July 26, 2023

As part of our transition to version 2 of the Protocol, we are overhauling the swaps to make the more consistent with APY rates. In short, the variable leg for swaps based on APYs will now transition to compound interest, instead of the linear interest in version 1’ swaps.

Interest can accrue in two forms: simple and compound. Simple interest corresponds to interest paid on a constant notional, whereas compound interest will add all interest to the notional and then pay interest also on that interest. Wikipedia has a short explanation of both on its page on interest:

https://en.wikipedia.org/wiki/Interest

Variable rates used in DeFi are interest rates that accrue over the smallest unit of time in the chain, the block, which represents approx. —time. Obviously, rate exposures will generally be longer than that, so that interest will accrue consecutively, block by block at the corresponding rate. The difference between the two kinds of interest has to do with how interest is paid as the consecutive periods pass by, accruing interest one after the other.

Suppose for simplicity that the smallest accrual period is one day, so that there will be 365 periods in a year. Suppose further that the rate turns out to be a constant 1% throughout the whole month. Over the first period, a notional of 100USDC would accrue the same interest in both the simple and compound cases:

It is on the second period that the difference between both kinds of interest would show:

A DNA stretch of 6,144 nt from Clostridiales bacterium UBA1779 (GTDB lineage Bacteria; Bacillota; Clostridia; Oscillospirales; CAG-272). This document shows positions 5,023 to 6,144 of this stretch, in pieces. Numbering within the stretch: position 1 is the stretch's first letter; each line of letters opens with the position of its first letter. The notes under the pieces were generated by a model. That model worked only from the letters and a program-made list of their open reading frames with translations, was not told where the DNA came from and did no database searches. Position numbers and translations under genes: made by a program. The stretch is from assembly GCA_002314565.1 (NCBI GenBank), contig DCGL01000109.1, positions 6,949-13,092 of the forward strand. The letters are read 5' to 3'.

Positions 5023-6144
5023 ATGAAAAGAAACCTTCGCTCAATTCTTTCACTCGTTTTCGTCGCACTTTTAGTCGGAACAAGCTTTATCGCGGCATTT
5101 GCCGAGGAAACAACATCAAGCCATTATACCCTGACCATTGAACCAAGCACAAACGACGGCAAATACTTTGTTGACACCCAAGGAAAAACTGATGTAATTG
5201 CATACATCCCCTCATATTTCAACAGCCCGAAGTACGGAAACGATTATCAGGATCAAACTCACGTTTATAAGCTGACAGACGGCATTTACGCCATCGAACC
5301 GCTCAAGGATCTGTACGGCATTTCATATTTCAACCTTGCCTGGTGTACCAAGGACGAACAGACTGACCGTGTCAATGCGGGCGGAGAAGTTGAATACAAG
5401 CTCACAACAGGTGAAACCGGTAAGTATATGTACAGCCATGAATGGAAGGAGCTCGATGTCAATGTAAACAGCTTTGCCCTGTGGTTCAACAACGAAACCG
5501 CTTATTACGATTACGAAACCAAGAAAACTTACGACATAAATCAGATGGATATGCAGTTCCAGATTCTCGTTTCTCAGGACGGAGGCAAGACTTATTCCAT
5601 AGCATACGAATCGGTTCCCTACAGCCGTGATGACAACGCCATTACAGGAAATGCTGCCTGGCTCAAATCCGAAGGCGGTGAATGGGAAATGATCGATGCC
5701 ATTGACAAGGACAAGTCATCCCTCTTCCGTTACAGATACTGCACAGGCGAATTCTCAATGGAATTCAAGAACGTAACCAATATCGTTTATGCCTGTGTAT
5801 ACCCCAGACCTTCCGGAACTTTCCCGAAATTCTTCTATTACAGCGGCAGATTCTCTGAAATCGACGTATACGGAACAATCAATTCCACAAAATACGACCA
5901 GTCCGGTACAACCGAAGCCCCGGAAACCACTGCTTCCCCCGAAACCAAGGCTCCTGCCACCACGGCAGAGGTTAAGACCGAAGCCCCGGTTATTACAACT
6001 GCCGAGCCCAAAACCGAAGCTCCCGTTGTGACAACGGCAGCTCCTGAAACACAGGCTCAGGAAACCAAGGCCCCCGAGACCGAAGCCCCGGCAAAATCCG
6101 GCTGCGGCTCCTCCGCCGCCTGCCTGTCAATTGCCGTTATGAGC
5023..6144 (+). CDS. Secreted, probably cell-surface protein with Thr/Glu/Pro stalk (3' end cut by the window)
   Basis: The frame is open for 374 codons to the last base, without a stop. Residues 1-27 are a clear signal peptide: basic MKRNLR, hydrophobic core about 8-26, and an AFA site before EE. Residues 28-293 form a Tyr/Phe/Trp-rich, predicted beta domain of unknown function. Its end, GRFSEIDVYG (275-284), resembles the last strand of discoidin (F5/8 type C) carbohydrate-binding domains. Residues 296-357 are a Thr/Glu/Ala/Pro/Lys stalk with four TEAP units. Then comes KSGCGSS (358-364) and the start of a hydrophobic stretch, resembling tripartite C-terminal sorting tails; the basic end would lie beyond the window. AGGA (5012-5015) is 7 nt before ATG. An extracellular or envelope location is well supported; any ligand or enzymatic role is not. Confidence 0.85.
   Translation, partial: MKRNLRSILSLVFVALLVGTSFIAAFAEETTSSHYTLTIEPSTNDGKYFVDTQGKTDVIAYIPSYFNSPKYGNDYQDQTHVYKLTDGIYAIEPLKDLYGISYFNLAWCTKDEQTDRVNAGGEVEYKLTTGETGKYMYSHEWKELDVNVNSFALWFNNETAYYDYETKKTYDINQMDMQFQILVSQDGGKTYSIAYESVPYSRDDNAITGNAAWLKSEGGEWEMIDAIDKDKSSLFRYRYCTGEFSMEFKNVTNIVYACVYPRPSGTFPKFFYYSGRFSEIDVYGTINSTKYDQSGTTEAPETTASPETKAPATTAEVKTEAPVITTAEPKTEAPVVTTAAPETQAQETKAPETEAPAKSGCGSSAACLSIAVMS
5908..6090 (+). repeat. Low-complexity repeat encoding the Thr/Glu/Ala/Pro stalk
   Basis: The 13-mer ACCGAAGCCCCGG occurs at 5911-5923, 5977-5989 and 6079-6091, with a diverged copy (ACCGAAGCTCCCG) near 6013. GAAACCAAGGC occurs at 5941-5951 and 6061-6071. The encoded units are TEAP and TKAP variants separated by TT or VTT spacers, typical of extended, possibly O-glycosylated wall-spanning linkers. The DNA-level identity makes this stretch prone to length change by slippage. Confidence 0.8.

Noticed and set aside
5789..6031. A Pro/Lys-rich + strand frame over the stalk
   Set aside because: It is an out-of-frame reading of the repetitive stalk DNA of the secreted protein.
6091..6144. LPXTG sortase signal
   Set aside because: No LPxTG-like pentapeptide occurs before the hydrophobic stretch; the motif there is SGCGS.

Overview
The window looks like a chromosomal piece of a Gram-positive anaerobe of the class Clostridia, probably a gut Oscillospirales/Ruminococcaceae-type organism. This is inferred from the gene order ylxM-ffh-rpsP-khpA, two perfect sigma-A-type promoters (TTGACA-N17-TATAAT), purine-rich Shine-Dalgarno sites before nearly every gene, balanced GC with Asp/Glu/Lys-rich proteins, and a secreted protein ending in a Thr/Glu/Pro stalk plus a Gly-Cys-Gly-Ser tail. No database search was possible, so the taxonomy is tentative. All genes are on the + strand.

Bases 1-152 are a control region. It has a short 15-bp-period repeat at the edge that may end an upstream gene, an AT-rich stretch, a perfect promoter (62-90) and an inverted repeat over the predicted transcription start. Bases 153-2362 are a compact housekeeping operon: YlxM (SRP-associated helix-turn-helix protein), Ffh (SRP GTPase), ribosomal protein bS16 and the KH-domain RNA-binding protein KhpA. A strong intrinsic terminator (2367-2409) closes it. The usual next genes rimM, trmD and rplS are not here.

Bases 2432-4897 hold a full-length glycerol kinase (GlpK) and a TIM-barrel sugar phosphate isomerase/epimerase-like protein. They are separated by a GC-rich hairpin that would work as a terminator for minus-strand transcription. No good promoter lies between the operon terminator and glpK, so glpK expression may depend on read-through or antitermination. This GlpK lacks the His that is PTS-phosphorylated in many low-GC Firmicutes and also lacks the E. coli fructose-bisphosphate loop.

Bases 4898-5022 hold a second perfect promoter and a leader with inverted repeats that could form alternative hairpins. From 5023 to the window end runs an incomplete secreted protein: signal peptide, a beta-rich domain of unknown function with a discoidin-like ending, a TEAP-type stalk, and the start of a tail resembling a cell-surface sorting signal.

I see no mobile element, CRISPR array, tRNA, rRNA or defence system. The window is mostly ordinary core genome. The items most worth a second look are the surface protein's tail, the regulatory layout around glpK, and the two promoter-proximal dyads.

- simple interest would keep the nominal constant and pay again the same amount. In other words, nominal and interest are segregated for simple interest, and total interest accrued after two periods would in this example be:

- compound interest adds interest from the each period to the nominal, so in this case, the new nominal after the first period would be

The interest accrued on the second period would then be

and the interest accrued over both periods

Generally, for this example, the **simple interest** accrued on any single period would always be

so that the cumulative interest after the $n$ periods would be

On the other hand, the **compound interest** accrued on period $n$ would be

and the cumulative interest after period $n$ would come to

While the distinction between simple and compound interest is an important one in general, the question is especially pressing for DeFi products. This is because, as we mentioned, DeFi rates are always set for the smallest of time units, the block. While there are some analogies (with overnight or daily rates, instead of ‘block-y’ rates), in TradFi usually term rates for simple interest are used and quoted outside money markets - for three, six or twelve months (granted, these are small compared with the liabilities terms).

There are two acronyms that are important to keep in mind:

**APYs**(Annualized Percentage Yields) are**compounding rates**quoted as percentage points in annualized terms;**APRs**(Annualized Percentage Rate) are**simple rates**, also quoted as percentage points in annualized terms.